Shell'sbeing shunned by the City, but its tasty dividend yield looks safe, says Phil Oakley.
Shell is the most valuable company on the British stock market and one of the biggest oil firms in the world. However, despite its size, investors have had a lot to put up with over the last decade or so.
That's because the company has been spending a lot of time trying to put right a number of self-inflicted problems.
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Back in 2004 it was embroiled in a scandal when it told investors it had greater reserves of oil and gas than it actually did. It has taken a long time to recover the loss of trust that ensued.
Shell also suffered because it failed to invest for the future. Unlike BP, it did not spend money hoovering up other oil companies, nor did it put enough money into finding more oil and gas around the world.
Without investment in good projects, many feared it would not have enough money to keep on paying decent dividends.
In recent years Shell has been trying to make up for lost time. It is spending around $30bn a year on new oil and gas projects. The problem it faces is that the stock market fears this spending might not pay off. Consequently, Shell's share price has gone nowhere for the last three years.
Can it deliver the goods? Or is it destined to become a corporate dinosaur that investors don't need to bother with?
Shell's troubled growth strategy
The whole point of investing is to get a decent return on the money you spend. Getting it wrong can have disastrous effects on the value of a company and the fortunes of investors' savings plans. Unfortunately, people are not confident that Shell will get it right.
The City worries it may be spending too much. The cost of extracting oil and gas is rising, while the amount of money it can be sold for isn't. This is not what you need when you are trying to grow profits and cash flows.
Bears point to the fact that Shell has sunk $24bn into US shale-gas assets that have yet to turn a profit. Investments here have been written down in value.
Large amounts of money spent in Alaska have also produced disappointing results. Then there are the problems in Nigeria, which accounts for nearly 10% of what Shell produces. A lot of its oil is being stolen, which means lower profits and hassle.
To make things worse, Shell has also abandoned its target of producing four million barrels of oil per day. Instead, it says it will focus on its financial performance and growing cash flows. This has raised fears that Shell's growth strategy is in trouble.
But it's not all bad news
If it can get to $50bn of annual-trading cash flow by 2015, when investment spending might come down as well, then there should be plenty of spare cash to pay out to shareholders in the years ahead. The one caveat here is that the oil price has to stay at between $80 and $100 per barrel.
Shell is doing the right thing by putting more money into gas, where the growth prospects are better than oil. Some of its big projects, such as the gas-to-liquids plant in Qatar, are starting to do well as are investments in Malaysia and Australia.
Over the next two to three years, five big projects in areas such as the Gulf of Mexico, Iraq and Kazakhstan and in liquefied natural gas (LNG) are set to come on stream. These should add another $4bn to Shell's annual cash flow.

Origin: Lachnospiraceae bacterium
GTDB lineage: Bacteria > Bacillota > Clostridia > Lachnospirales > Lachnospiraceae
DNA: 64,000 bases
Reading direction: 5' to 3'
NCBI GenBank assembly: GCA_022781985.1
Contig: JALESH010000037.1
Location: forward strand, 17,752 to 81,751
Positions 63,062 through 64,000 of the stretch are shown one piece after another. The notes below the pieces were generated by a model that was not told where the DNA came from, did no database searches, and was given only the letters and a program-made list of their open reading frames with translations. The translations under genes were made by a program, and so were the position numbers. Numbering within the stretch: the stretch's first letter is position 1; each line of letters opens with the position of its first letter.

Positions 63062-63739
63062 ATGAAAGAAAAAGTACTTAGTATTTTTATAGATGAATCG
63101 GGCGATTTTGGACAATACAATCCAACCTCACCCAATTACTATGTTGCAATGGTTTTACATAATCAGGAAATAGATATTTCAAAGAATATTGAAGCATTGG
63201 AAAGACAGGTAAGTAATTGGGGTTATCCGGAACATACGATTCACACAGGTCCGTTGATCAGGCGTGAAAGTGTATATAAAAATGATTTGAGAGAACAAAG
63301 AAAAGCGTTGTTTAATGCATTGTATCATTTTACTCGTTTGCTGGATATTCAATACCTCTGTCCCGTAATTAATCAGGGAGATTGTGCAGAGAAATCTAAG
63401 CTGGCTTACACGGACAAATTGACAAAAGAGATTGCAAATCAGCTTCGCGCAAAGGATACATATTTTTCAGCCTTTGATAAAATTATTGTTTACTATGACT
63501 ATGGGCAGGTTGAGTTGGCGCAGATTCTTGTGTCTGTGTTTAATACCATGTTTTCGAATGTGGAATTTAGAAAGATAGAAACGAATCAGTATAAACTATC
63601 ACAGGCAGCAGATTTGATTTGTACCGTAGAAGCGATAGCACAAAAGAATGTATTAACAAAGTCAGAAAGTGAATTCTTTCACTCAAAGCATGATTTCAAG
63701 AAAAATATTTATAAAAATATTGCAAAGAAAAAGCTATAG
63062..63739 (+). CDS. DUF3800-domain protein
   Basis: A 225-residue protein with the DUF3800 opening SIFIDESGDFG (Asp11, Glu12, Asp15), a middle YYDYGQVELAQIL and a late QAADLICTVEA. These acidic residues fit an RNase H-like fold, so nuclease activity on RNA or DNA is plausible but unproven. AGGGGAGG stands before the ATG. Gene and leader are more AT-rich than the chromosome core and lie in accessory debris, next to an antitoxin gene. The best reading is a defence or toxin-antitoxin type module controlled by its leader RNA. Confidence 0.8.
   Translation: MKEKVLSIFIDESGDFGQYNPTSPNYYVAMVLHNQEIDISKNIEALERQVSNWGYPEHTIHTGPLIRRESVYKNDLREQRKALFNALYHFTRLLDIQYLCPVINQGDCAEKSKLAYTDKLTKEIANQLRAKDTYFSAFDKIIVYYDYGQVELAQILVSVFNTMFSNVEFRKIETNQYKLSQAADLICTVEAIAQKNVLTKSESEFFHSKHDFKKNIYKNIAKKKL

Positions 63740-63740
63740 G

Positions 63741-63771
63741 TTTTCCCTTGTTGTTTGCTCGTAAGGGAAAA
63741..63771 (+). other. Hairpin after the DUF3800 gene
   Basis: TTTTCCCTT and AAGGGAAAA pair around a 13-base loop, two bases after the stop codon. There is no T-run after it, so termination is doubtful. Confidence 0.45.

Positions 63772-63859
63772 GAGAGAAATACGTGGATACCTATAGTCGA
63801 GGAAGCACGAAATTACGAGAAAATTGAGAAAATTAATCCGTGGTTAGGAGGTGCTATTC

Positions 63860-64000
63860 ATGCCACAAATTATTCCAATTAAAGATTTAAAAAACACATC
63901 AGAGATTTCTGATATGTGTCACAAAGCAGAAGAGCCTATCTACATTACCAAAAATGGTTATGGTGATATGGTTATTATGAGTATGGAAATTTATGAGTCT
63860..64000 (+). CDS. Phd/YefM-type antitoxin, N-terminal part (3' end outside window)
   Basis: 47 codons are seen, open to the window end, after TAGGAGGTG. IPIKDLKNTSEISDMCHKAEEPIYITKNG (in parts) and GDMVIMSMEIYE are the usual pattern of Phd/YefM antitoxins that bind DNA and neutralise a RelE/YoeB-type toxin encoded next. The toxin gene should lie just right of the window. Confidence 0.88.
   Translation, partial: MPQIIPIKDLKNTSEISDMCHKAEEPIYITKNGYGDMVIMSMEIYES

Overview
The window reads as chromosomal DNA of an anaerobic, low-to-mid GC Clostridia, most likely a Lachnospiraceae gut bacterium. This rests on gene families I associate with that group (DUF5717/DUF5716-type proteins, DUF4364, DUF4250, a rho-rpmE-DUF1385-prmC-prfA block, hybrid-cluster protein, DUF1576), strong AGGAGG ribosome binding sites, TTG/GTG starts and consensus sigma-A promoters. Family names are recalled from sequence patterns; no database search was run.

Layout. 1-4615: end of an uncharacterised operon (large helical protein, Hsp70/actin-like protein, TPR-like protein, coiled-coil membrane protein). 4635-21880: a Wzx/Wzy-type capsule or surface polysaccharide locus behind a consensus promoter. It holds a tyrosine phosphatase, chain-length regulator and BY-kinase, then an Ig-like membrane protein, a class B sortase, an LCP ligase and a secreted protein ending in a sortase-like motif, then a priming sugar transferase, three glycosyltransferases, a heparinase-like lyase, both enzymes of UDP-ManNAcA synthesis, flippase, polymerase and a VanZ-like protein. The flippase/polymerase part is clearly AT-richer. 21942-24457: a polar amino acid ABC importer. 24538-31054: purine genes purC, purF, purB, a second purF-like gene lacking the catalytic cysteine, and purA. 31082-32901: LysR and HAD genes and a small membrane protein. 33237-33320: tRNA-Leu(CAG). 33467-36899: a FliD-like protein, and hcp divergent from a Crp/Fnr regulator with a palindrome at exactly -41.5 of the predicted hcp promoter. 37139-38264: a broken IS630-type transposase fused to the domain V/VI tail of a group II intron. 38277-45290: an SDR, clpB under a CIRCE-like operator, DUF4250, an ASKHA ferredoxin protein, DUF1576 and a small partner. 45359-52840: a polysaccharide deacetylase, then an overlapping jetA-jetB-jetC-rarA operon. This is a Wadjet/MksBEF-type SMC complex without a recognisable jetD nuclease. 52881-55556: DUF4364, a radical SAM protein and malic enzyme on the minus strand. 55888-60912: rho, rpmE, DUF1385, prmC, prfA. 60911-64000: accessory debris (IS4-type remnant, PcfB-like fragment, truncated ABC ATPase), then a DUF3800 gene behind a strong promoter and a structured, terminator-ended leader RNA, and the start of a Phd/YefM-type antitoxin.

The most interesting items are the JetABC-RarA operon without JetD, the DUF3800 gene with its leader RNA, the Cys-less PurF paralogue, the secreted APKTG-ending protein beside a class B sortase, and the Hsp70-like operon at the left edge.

Another thing that should reassure investors is the company's strong financial position. Its debt as a percentage of money invested in the business (gearing) is a very low 10%, while the current level of profits is enough to pay the interest bill nearly 25 times over.
However, the best thing about Shell and its share price right now is that all the worrying about its future has left the shares looking rather cheap. City analysts are still expecting profits and dividends to keep on growing modestly.
With this in mind, the prospective price-to-earnings (p/e) ratio of 9.1 times suggests Shell's shares represent reasonable value.
Of much more interest is the dividend yield of 5.2%. This is covered more than twice by profits and looks safe at the moment. If Shell can deliver on its cash-flow targets then this payout should increase over the next few years.
However, as it is paid in dollars, what happens to the pound/dollar exchange rate will have some impact on what UK shareholders end up pocketing.
With banks typically paying paltry rates of interest on savings accounts, you could do a lot worse than buying shares in Shell, reinvesting your dividend payments and watching the value of your investment hopefully increase over the next five to ten years.
Yes, of course, the doom-mongers have some valid points. However, given that a lot of the possible disadvantages are already reflected in the current share price, stop worrying and put some Shell in your portfolio.
Verdict: buy for dividends
Phil spent 13 years as an investment analyst for both stockbroking and fund management companies.
After graduating with a MSc in International Banking, Economics & Finance from Liverpool Business School in 1996, Phil went to work for BWD Rensburg, a Liverpool based investment manager. In 2001, he joined ABN AMRO as a transport analyst. After a brief spell as a food retail analyst, he spent five years with ABN's very successful UK Smaller Companies team where he covered engineering, transport and support services stocks.
In 2007, Phil joined Halbis Capital Management as a European equities analyst. He began writing for Moneyweek in 2010.
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